Roundtable: Least Favorite Free Agent Signing
As we head into the hot and dry month of August, over at Off the Glass we are pushing out more new content to keep you occupied this summer! On this week's roundtable the OTG staff make their picks for their least favorite free agent signing.
Chris Paul, Houston Rockets
Dennis Dow - @dennisdownba
Chris Paul is the elite of the elite point guards in the NBA. However, he is 33 years old and has missed more than 20 games the last two seasons. At the completion of this four year deal, he will have turned 38 years old. Paying him 40-million dollars as he winds down his career is going to be disastrous for the Houston Rockets. The worst part about this deal and what makes it the worst signing to me is that due to the amount of this contract, the Rockets were unable to re-sign Trevor Ariza and Luc Mbah a Moute. Losing those two pieces to me makes the Rockets considerably worse.
Lance Stephenson, Los Angeles Lakers
Jac Manuell - @TheJmanJBT
Please don’t hurt me Kory, but…
Lance Stephenson was my least favorite signing in this year’s free agency. I detailed in my ‘Worst New Fits’ piece why Stephenson doesn’t add a whole heap to the Lakers and their playoff aspirations.
Lance is fun as hell, I get that.
I just don’t understand why he got such a lofty contract (as Nick Fay reiterated on The Outlet) when he most likely could’ve been available for the minimum.
Personally, I’m an advocate for spacing around LeBron’s teams, though clearly Pelinka and co. are taking a different tact. Whether it works remains to be seen.
I like Lance, just not on this roster, and not as much as the Lakers front office clearly does.
Trevor Ariza, Phoenix Suns
Tyler Dandridge - @_CoachTy
Observing the chaos of NBA free agency this offseason has been almost as polarizing as the regular season. The overall consensus within the market seemed to value two-year team friendly deals, and a wide range of one-year deals, from the MLE to the veteran minimum. It is evident that teams with money to spend were far more cautious than the 2016 free agency splurge that left the Knicks having to stomach the remaining $37.5 million of an ungodly four-year $72 million deal for the 33 year-old Joakim Noah. 2018 left us with a more clear and determined top dog. With the addition of the Isaiah Thomas of big men in Boogie Cousins, the Warriors are the clear and unequivocal favorite to take their 3rd straight title. Assuming that Boogie can at some point find the rest of his Achilles, the Warriors playoff lineup has the potential to be the most devastating finishing lineup in NBA history. So even with LeBron heading to LA and George staying in OKC, much of what we know about the league has remained status quo.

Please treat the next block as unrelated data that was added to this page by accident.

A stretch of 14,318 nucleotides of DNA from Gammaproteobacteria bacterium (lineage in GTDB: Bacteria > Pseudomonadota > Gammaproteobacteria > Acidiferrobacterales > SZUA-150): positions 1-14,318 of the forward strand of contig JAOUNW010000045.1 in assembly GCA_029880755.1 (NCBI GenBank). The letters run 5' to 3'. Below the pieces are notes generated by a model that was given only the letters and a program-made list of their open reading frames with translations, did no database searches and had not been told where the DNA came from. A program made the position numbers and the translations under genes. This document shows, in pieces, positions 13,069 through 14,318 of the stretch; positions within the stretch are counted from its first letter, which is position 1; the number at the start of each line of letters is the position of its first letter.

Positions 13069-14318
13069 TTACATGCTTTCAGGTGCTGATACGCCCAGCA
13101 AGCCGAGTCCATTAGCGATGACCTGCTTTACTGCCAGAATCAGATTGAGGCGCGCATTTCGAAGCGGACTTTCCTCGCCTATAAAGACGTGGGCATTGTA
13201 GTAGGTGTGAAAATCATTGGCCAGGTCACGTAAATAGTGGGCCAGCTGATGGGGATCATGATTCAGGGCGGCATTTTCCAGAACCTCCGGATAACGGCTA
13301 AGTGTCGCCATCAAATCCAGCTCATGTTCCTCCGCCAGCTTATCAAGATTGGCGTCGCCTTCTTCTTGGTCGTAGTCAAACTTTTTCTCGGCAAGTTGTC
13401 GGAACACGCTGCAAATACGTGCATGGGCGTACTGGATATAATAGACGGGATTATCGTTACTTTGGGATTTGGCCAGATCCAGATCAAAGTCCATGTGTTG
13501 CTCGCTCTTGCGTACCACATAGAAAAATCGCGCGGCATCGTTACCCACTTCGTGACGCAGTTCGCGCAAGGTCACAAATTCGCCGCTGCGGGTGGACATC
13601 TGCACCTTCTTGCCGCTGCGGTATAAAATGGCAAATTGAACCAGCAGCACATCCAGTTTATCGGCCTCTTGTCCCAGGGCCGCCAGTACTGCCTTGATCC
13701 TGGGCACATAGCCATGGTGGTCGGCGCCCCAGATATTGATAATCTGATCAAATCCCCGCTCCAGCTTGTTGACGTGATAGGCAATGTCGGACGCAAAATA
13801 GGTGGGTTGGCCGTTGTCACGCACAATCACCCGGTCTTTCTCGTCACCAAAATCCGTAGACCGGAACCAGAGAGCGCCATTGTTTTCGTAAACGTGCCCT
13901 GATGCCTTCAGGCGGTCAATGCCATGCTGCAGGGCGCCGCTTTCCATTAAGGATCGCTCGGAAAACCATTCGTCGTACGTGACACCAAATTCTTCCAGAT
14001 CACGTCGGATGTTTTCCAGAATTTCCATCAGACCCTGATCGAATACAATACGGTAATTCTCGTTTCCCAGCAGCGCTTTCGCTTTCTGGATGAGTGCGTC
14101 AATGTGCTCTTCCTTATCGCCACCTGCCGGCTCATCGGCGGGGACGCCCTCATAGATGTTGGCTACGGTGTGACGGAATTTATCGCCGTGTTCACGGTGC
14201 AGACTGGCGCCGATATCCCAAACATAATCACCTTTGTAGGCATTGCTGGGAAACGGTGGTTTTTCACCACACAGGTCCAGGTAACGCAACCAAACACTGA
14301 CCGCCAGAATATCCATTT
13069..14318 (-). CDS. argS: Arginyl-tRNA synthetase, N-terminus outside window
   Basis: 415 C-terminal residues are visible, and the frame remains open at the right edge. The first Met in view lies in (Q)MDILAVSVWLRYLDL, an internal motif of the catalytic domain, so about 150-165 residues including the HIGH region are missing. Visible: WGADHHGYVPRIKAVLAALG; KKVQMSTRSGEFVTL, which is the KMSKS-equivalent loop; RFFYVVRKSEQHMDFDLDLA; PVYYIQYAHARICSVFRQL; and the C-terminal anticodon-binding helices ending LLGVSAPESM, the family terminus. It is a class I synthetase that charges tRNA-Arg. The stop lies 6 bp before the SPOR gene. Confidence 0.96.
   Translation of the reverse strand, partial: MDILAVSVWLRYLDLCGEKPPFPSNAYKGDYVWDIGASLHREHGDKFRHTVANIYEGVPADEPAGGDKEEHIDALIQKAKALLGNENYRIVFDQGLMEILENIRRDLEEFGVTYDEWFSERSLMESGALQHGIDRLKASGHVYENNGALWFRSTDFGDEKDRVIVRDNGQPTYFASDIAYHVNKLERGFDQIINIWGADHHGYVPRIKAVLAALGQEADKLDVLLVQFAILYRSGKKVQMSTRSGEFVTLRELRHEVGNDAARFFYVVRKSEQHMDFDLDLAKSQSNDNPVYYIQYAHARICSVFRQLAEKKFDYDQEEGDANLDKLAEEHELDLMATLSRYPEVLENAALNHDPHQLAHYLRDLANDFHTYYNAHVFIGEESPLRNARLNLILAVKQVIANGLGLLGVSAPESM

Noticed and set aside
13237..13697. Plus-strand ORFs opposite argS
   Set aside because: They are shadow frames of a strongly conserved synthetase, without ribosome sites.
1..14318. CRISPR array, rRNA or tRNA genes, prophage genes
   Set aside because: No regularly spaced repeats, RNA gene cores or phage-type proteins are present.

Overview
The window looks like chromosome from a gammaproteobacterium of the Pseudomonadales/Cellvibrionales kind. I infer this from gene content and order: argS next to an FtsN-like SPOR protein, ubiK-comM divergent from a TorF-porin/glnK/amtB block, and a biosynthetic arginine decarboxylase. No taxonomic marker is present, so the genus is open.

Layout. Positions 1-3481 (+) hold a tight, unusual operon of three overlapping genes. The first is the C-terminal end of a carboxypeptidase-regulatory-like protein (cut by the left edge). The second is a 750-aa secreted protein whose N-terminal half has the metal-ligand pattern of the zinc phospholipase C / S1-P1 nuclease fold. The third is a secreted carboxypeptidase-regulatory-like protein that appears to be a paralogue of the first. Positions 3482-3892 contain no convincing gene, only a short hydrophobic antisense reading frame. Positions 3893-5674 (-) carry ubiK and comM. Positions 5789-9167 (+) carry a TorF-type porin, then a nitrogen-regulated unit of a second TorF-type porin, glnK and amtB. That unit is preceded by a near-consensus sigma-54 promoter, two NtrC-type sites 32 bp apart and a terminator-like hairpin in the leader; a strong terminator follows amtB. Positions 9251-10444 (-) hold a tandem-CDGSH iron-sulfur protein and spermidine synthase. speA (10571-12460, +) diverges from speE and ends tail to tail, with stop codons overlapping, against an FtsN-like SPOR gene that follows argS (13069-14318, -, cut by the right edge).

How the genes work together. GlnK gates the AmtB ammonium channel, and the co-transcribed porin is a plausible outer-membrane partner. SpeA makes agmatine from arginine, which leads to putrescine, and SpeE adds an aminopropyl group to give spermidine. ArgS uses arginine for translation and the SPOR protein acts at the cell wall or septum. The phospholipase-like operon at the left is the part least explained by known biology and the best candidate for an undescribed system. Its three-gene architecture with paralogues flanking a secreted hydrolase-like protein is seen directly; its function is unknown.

My least favorite signing of free agency comes from the same team that would win the “What are they doing!?” award. It is none other than the Phoenix Suns’ signing of Trevor Ariza to a one-year, $15 million deal. Now, let’s be clear, Ariza is an incredibly valuable 3&D versatile wing with the veteran experience that would add a determined level of value to a championship contender. However, the Suns aren’t even close to contending for the 8th seed, let alone compete for a title. In the words of Childish Gambino, my sentiments towards Trevor of “Get your money!” couldn’t be more genuine, but I don’t believe at 33 he will be worth 15 Ms. Adding Ariza with their verging star in Devin Booker to their group of borderline college all-stars only achieves to take them out of contention for a top 5 draft selection. Without mentioning the fact that their 2017 draft pick Josh Jackson requires the same oxygen of playing time that Ariza will claim, this is a senseless deal for Phoenix. And it begs the question. WHAT ARE THEY DOING!?
Michael Beasley, Lance Stephenson & Javale McGee,
Los Angeles Lakers
Michael Sanchez - @imlaotino
As a Suns fan living in LA, I love to hate the Lakers. When the Lakers signed LeBron James, I was just glad to be on vacation. The only thing that makes Lakers fans more insufferable is when something undeservedly good happens to them. However, in the weeks that followed, I was dismayed that I couldn’t see their reactions to the rest of the signings. The mental gymnastics they must be doing to justify this ragtag group of boneheads and non-shooters is definitely medal-worthy (Laker gold, even.)